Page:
Truesight review by KB
by David, Jr. Stahler
Age Range - 12 and up
Genre - Fantasy
Five Star Award

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Age at time of review - 23
Reviewer's Location - Farmington, CT, United States
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Any story featuring a group of people who are determined to create a utopian society is bound to raise some serious questions. But Truesight by David Stahler Jr. takes provocative to the next level.

For generations, the inhabitants of the colony Harmony have genetically engineered themselves to be blind. In a society that believes sight leads only to corruption and temptation, thirteen-year-old Jacob is horrified when he suddenly becomes able to see. Jacob has always been disturbed by his best friend Delaney's criticism of the values of the community, but when he attains the faculty of vision he begins to see what really goes on in his town, developing doubts of his own. Already reeling from the shock of being able to see, Jacob is told that Delaney has committed suicide, and his life is thrown into complete turmoil. The drama heats to the boiling point when his secret ability is discovered by others in his community. These people decide that his vision must be "corrected," informing him that he will need surgery to again become blind.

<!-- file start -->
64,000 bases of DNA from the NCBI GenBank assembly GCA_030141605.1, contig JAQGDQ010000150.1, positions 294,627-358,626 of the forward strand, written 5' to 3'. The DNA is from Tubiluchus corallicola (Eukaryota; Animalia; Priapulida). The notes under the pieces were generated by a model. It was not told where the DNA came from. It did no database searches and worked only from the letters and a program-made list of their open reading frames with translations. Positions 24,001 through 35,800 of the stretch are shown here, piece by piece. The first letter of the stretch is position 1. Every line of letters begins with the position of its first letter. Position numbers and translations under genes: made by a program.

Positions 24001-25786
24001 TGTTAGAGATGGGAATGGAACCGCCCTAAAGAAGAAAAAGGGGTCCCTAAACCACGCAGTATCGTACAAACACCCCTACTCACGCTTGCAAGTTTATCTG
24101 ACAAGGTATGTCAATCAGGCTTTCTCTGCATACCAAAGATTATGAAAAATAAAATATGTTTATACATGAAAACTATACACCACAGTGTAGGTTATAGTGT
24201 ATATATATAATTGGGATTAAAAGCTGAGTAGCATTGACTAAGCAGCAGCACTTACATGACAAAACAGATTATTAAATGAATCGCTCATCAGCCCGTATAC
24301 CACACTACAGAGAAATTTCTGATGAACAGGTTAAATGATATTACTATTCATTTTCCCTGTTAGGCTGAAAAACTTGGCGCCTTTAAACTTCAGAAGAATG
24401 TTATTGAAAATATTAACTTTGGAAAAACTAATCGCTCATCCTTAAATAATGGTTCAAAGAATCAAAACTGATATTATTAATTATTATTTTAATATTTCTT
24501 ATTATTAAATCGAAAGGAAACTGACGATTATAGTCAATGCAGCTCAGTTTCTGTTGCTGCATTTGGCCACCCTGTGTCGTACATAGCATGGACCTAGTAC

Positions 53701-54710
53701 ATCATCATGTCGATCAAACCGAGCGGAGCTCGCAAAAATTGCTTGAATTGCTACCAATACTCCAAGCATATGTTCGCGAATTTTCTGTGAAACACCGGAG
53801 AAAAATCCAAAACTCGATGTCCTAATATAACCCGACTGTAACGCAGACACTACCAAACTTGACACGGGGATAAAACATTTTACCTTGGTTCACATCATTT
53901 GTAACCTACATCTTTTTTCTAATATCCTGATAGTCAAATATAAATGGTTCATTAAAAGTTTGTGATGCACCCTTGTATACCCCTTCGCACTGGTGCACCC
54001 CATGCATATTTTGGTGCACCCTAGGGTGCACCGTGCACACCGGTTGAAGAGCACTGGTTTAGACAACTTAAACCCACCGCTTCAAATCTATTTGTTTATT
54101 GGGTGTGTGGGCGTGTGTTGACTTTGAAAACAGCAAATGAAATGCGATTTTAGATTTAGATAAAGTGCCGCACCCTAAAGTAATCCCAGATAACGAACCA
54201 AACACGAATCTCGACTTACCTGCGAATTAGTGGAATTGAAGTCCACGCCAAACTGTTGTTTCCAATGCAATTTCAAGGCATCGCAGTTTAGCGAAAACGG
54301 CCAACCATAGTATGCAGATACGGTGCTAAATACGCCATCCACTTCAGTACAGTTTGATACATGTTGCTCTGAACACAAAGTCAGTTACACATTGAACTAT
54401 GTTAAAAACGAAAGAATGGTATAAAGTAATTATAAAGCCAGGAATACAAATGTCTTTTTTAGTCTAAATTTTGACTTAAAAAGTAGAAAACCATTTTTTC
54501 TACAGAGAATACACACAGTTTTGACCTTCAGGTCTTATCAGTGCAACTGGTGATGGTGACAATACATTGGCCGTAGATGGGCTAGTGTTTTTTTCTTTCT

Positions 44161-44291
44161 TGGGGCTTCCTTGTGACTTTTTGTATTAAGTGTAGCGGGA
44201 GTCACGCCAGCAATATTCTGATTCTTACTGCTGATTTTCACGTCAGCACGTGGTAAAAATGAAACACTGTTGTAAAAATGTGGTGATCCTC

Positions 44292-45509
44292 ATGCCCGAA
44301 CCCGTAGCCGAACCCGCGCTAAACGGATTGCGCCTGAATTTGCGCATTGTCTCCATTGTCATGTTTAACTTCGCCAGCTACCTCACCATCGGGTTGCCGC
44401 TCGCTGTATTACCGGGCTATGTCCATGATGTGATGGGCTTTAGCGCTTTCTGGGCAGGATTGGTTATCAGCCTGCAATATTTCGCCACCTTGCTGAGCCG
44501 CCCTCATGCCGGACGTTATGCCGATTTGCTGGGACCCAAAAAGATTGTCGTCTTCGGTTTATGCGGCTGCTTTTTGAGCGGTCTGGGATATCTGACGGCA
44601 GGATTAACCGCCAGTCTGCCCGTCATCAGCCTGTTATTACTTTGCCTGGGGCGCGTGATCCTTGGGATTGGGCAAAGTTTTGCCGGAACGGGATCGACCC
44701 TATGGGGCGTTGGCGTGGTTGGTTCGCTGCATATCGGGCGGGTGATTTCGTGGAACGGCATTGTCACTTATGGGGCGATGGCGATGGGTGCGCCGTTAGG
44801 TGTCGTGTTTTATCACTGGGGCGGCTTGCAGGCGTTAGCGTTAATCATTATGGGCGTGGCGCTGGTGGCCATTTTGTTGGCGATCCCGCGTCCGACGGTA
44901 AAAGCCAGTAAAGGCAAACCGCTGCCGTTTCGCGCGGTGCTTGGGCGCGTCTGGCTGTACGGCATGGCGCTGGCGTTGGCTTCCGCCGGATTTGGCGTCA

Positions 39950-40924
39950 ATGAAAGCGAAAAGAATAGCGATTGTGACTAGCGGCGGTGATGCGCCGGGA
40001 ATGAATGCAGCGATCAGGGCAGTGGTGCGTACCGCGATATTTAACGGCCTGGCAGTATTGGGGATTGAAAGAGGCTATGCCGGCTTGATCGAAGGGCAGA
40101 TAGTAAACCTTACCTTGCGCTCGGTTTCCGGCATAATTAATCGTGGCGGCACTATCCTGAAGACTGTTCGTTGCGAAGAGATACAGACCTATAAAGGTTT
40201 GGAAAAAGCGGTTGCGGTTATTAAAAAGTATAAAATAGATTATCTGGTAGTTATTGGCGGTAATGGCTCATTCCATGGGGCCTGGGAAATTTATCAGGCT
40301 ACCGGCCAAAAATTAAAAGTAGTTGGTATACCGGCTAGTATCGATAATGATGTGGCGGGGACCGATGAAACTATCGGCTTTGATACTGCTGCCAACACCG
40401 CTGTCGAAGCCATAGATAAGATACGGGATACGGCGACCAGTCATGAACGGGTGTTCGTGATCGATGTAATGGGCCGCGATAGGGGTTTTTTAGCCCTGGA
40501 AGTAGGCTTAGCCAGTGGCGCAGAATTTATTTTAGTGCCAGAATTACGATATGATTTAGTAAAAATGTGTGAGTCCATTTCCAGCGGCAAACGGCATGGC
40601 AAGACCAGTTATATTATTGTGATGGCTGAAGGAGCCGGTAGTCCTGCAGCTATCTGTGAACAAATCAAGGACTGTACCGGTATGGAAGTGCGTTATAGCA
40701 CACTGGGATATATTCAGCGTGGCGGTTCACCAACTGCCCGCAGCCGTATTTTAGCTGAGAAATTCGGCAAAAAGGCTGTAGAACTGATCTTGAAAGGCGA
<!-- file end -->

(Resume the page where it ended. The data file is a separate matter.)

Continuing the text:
Though constructed around some very serious issues, this book offers great opportunities for moral development for mature teens and young adults. Rather than avoiding controversial issues, Stahler has opened the door for the honest discussion of everything from advanced scientific technology to social ostracism.

What makes this story appealing, rather than just challenging, is the setting. Harmony is one of two communities founded on Earth and sent to live and develop on a satellite planet. This community has developed amazing technologies to facilitate the lives of the blind. Because the inhabitants are determined to live independently from seeing societies, unusual equipment was fabricated. Featuring everything from advanced tracking tools to personal sounding devices invented to alert the user to the presence of others, this novel is a science-fiction lover's dream.

The only hitch worth mentioning is that the reader can never be sure whether there is meant to be romantic tension between Jacob and Delaney or between he and his classmate, Beth, or perhaps both. The romantic tension remains unresolved in the end and though the events that imply the tension contribute meaningfully to the story, to a degree they take away from the plot.

The most impressive tidbit about this stimulating and entertaining novel is the fact that it is Stahler's first. A treasure for anyone with a taste for the out-of-the-ordinary, this book is sure to leave his readers anxiously awaiting future publications.


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